Public perceptions and reality - have we got it wrong?
Posted: Thu, 11 Jul 2013 11:15 by Terry Sanderson
An Ipsos-Mori poll for the Royal Statistical Society tried to measure what people's perception of issues were as opposed to the reality (according to the official figures).
On religion, the survey found that people vastly overestimated the number of Muslims living in Britain at 24%. According to the census, the actual number is nearer 5%.
As far as Christians are concerned, people thought that 34% of the population was Christian, whereas the census showed the number at 59%.
There was a vast disparity between public perceptions and reality in other issues. When asked how many girls under 16 had become pregnant in the past year, people guessed at 15%. In reality it is more like 0.6%.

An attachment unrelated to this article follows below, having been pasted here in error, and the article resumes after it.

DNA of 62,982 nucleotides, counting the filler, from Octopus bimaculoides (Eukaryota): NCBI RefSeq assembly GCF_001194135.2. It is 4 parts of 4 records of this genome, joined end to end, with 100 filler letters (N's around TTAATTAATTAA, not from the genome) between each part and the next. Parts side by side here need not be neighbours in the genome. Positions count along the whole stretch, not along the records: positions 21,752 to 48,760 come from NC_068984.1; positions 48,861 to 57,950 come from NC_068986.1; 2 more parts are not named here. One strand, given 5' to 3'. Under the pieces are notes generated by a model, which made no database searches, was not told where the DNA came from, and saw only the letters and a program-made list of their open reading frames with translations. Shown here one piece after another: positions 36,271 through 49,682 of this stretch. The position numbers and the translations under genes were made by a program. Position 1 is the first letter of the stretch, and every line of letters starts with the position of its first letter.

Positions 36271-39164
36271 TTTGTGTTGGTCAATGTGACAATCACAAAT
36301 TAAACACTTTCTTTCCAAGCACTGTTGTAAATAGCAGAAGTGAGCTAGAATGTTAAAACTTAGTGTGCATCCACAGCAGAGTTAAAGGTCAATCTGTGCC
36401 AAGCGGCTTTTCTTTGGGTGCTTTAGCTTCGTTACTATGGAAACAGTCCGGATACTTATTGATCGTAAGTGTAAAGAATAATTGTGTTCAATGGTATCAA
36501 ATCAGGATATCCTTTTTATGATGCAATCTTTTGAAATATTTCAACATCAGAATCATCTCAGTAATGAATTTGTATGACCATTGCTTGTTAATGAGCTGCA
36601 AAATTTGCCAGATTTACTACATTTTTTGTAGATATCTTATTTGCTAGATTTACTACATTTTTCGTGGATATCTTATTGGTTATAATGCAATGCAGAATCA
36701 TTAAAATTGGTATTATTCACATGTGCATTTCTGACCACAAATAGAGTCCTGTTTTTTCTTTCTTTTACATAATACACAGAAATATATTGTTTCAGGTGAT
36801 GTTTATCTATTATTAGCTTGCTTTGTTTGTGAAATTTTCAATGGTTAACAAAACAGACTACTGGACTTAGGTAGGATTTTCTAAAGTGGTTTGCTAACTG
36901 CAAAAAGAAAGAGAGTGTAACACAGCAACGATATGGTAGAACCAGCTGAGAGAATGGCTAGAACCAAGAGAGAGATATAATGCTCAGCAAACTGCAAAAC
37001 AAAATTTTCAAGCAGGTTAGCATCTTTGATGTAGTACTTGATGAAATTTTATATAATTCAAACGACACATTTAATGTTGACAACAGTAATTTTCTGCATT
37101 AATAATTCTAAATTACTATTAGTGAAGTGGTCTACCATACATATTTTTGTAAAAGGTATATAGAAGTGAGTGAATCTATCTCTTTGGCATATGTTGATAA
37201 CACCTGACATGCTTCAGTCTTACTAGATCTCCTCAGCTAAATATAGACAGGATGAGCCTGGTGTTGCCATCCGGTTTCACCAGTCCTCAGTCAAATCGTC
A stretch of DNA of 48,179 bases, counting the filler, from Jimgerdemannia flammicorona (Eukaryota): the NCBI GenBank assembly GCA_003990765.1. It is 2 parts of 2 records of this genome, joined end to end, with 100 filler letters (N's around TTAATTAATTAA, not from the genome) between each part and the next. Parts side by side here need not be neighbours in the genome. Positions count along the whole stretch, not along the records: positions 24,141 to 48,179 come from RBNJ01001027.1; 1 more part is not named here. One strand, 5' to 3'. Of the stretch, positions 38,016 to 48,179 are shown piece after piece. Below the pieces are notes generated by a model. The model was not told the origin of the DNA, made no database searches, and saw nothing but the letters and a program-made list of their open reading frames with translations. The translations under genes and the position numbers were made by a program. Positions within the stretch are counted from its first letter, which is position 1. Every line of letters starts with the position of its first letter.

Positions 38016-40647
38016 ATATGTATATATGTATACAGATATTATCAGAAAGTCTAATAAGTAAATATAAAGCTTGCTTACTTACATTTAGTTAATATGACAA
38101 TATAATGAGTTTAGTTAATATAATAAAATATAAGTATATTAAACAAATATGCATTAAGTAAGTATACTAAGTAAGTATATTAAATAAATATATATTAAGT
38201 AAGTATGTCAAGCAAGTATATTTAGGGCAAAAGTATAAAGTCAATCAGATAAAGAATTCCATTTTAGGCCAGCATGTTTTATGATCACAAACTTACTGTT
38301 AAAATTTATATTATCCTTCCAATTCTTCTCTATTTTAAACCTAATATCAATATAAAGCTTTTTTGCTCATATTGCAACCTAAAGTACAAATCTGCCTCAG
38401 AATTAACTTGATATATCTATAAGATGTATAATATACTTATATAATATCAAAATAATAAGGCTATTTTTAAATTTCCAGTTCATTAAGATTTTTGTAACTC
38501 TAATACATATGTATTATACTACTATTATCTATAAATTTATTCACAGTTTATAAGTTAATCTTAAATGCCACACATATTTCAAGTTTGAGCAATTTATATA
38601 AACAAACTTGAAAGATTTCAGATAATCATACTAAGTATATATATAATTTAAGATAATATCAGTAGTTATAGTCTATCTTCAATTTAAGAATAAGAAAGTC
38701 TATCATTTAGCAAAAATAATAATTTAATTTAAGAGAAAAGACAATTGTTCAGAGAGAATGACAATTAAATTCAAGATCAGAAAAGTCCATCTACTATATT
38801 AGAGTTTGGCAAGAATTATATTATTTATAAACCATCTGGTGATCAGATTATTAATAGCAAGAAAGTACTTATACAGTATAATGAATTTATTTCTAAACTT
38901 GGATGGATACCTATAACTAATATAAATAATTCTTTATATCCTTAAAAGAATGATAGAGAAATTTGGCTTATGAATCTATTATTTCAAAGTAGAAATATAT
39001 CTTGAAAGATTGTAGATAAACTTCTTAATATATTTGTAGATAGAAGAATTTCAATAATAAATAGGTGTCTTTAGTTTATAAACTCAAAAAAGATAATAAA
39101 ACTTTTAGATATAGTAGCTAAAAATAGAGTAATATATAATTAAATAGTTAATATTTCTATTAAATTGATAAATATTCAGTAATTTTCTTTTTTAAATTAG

But let's not forget that the accuracy of the census figures on religion have been questioned many times, so we shouldn't take anything for granted.
Other large-scale polls find the number of Christians to be much nearer the 34% that people estimated, and the number of Muslims has been underestimated by the census too.
And, anyway, what does being a 'Christian' mean? A lot of people who haven't been near a church for decades and don't intend to go near one, still regard themselves as 'Christian'. And that includes people who say they're Christian and then say they don't believe in God or the resurrection or the virgin birth or miracles or anything else that would genuinely qualify them as anything but cultural Christians.
Terry Sanderson is the President of the National Secular Society.